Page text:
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123 5. Dennis v. United States (1951); the Rosenberg Case (1950–1953) I A dozen leaders of the Communist Party of the United States were indicted in July 1948 for violation of the conspiracy provisions of the Smith Act (the Alien Registration Act of 1940). “As the first federal peacetime sedition statute since 1798,” the Encyclopedia of the American Constitution recalls, “the Smith Act in its most significant section made it a crime to ‘knowingly, or willfully, advocate, abet, advise, or teach the duty, necessity, desirability, or propriety of overthrowing or destroying any government in the United States by force and violence.” And, like the Sedition Act of 1798, this 1940 legislation was associated with measures designed to supervise the aliens among us, which seems to be a recurrent concern in this Country of immigrants, with the older immigrants and their descendants often being suspicious of the newer ones (whether “documented” or “undocumented”). Here is the Government’s summary of its charges for the trial, which was to be conducted in New York City: The indictment charged that from April 1, 1945, to the date of the indictment [the defendants] unlawfully, wilfully, and knowingly conspired . . . (1) to organize as the Communist Party of the United States of America a society, group and assembly of persons who teach and advocate the overthrow and destruction of the United States by force and violence, and (2) knowingly and wilfully to advocate and teach the duty and necessity of overthrowing and destroying the Government of the United States by force and violence. A verdict of guilty, as to all of the defendants, was returned by the jury on Part Two 124 October 14, 1949. The United States Court of Appeals, with an Opinion by Chief Judge Learned Hand, affirmed these convictions. The tumultuous trial had extended over nine months. It had not helped the Dennis defendants that they drew the trial judge that they did, which helped bring out the worst in them, their lawyers, and the system itself. Nor did it help them, or the Country, that the United States Supreme Court reviewed their convictions, as well as the applicable statute, after the Korean War had begun. II It can be questioned (as is implicit in Justice Hugo L. Black’s observation , “So long as this Court exercises the power of judicial review of legislation . . .”) whether any Court of the United States should review, for constitutionality, any Act of Congress. Certainly, there is no indication in the Constitution itself that Congressional legislation should be subject to Judicial Review, whatever the Courts might have been expected to be able to do to protect their own prerogatives. Presumably appellate courts had been intended to provide authoritative interpretations , at least for Judicial purposes, of Congressional enactments, and intended as well to assess the records of trials both for the adequacy of the evidence relied upon and for the fairness of the process that had been used. Whether or not Judicial Review is authorized, with respect to the constitutionality of Acts of Congress, Courts have long assumed that it is. In sedition cases, judges have, over the years, tended to side with the Government . That is, judges do tend to be moved by the patriotic passions that the Country at large is moved by. It sometimes seems that it would be better if judges did not routinely address constitutionality issues explicitly, especially when the First Amendment is at issue. Their more or less automatic endorsement of the constitutionality of contested sedition measures tends to relieve legislators and other citizens (in government and out) of their own duty to think about the constitutionality of the measures that they deal with. That is, the Supreme Court, in the principal sedition cases in the twentieth century , tended to reassure, if not even to provide useful slogans and judgments for, those among us who have been determined to suppress any sedition that they have come to believe a threat to the Country. 5. Dennis v. United States; the Rosenberg Case 125 III How judges are routinely induced to go along with campaigns of suppression , however much they resist particular modes of expressing such acquiescence, may be seen in what happened to Learned Hand, who had earned the reputation of being somewhat skeptical about the reign of suppression which preceded him. This is how Justice William O. Douglas, in his 1969 Brandenburg v. Ohio Concurring Opinion, speaks of Judge Hand’s involvement in Dennis: Judge Learned Hand, who wrote for the Court...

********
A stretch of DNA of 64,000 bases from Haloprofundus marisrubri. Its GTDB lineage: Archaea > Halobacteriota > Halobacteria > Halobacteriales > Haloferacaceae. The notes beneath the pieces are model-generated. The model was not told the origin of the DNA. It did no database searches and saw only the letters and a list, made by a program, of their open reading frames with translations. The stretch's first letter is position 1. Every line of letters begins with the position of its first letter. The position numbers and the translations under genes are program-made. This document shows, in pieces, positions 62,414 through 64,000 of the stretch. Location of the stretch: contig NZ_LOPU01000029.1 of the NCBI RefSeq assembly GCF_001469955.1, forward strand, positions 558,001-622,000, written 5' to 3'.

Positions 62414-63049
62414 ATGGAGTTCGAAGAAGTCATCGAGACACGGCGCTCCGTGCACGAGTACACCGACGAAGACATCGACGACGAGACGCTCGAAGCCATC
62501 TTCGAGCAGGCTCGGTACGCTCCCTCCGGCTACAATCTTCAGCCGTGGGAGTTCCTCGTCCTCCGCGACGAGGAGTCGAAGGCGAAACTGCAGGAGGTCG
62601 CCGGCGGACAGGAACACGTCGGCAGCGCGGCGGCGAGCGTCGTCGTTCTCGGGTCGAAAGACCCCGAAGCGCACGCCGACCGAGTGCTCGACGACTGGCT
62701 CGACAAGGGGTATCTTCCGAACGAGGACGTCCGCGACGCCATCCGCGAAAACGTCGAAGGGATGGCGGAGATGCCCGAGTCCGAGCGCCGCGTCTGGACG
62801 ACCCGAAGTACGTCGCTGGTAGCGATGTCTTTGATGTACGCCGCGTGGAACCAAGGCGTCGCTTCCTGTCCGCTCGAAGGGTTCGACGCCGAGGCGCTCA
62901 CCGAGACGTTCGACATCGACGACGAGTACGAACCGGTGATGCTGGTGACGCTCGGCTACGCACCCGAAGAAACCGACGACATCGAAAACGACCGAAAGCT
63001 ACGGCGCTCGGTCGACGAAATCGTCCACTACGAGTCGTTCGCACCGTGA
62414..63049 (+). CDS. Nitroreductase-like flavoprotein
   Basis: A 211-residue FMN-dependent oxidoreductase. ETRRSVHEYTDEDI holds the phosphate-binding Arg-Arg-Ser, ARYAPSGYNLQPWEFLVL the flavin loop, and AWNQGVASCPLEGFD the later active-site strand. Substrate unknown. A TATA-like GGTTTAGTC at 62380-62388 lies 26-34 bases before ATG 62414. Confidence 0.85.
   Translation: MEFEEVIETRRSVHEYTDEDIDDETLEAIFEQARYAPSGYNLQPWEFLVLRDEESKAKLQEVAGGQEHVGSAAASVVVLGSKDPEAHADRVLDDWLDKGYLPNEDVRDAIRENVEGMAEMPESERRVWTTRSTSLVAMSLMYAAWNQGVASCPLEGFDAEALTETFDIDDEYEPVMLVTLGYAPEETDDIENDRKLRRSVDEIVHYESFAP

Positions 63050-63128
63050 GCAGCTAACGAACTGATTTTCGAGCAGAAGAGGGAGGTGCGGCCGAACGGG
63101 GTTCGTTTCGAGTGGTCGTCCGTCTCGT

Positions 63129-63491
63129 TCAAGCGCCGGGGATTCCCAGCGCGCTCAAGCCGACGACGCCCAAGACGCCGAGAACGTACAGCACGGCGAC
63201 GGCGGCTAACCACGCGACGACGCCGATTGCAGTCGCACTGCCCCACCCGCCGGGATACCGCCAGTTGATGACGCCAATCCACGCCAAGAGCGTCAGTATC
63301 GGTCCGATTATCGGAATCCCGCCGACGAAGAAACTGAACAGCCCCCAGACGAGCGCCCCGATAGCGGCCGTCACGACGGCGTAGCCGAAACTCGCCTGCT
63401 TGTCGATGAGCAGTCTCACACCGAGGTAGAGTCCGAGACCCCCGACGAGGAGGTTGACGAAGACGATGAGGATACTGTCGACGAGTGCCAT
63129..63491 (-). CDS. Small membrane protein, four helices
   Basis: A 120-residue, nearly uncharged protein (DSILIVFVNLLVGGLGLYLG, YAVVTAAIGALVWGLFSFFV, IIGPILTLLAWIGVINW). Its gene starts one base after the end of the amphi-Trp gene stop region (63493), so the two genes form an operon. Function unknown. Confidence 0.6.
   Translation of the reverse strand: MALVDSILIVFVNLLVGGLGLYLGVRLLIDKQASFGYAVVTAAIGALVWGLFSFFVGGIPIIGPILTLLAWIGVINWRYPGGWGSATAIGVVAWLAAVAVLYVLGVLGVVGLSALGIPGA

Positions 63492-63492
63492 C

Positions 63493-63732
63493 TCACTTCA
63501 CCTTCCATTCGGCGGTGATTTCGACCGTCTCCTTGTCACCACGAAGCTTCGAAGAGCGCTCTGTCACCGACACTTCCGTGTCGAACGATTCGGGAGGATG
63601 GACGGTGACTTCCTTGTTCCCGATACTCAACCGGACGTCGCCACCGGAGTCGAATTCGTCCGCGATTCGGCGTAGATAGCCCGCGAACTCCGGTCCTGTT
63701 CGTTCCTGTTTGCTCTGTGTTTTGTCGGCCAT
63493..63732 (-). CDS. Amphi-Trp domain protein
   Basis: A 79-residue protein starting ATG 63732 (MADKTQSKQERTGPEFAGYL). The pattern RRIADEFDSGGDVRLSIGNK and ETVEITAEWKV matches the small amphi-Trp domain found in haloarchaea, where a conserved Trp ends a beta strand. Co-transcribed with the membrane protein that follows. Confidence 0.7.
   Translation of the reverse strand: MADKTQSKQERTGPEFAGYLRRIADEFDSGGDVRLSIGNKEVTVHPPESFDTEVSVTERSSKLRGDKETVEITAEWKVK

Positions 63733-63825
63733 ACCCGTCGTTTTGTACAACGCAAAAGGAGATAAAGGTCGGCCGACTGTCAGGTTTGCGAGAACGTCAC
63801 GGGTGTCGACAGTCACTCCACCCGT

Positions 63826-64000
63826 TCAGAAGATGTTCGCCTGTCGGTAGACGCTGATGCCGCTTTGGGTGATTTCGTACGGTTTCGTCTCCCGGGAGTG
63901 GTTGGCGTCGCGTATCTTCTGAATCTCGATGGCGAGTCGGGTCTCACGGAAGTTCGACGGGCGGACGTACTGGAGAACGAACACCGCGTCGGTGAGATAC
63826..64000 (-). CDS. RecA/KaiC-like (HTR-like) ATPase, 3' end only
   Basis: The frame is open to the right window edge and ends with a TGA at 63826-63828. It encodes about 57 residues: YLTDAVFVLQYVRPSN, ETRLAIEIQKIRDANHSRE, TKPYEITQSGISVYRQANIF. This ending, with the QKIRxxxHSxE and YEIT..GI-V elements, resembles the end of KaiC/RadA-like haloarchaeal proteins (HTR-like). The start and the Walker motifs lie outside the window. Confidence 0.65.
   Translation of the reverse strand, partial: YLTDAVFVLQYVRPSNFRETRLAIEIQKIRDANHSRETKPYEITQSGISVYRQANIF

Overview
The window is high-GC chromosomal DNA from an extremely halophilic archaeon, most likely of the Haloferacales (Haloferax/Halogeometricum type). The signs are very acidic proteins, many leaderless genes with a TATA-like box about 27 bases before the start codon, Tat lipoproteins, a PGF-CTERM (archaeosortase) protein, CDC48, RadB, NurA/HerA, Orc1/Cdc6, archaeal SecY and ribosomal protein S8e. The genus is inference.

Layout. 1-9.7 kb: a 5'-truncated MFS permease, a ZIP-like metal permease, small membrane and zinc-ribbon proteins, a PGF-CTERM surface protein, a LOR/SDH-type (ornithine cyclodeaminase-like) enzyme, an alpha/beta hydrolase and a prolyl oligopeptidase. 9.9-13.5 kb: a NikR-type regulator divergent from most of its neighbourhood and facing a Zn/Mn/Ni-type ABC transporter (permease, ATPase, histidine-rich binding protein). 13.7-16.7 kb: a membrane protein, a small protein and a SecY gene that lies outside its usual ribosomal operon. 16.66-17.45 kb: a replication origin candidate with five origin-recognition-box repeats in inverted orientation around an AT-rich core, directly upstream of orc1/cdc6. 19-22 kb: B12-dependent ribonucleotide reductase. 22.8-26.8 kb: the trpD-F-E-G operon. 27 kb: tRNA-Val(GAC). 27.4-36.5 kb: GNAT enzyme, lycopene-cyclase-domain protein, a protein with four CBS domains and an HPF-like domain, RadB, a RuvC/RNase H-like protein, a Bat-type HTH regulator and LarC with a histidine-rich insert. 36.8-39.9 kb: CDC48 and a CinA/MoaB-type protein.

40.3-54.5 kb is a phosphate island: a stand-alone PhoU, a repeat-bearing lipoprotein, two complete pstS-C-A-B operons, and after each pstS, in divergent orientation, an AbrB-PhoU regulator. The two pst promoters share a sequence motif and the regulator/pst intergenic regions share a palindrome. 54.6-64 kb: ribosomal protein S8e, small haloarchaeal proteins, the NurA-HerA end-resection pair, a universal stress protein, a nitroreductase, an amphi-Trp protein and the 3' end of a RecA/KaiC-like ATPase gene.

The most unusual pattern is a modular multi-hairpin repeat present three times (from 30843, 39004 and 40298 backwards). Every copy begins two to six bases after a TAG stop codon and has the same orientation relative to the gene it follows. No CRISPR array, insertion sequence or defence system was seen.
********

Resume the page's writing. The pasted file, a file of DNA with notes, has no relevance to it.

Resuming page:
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Additional Information

ISBN
9780813131979
Related ISBN
9780813124247
MARC Record
OCLC
607701092
Pages
336
Launched on MUSE
2012-01-01
Language
English
Open Access
No
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